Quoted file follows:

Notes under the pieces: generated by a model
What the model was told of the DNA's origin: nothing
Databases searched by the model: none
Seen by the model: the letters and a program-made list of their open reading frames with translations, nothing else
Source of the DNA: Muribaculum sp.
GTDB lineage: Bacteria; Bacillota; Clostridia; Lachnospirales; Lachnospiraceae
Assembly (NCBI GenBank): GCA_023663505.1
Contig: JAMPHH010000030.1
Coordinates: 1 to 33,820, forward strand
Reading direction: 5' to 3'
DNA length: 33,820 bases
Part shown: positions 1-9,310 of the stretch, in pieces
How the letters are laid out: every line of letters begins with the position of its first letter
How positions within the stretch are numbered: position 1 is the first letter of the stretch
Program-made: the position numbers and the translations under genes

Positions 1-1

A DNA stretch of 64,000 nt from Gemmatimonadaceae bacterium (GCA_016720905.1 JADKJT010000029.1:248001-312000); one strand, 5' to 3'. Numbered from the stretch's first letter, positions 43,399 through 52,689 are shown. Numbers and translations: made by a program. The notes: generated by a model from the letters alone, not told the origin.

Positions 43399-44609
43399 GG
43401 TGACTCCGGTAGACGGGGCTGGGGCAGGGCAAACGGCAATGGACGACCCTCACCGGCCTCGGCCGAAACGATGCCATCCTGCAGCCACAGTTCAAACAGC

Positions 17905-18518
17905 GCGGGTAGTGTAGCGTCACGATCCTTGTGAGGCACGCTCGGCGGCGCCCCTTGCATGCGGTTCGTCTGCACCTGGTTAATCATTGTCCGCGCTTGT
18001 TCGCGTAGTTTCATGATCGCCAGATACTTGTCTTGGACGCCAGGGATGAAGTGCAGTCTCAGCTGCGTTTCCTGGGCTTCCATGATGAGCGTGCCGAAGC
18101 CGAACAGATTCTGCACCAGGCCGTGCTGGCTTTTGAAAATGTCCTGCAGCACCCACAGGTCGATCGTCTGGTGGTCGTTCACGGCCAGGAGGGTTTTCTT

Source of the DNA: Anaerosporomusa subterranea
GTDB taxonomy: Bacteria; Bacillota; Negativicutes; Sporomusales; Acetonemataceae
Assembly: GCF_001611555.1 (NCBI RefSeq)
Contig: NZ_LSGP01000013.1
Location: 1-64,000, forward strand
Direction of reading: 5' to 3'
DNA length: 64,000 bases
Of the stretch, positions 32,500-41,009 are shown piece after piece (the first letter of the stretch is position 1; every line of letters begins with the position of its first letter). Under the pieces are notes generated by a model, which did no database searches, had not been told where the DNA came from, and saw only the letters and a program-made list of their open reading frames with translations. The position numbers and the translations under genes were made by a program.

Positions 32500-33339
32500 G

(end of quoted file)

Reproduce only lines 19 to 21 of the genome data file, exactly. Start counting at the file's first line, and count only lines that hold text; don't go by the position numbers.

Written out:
43399 GG
43401 TGACTCCGGTAGACGGGGCTGGGGCAGGGCAAACGGCAATGGACGACCCTCACCGGCCTCGGCCGAAACGATGCCATCCTGCAGCCACAGTTCAAACAGC

Positions 17905-18518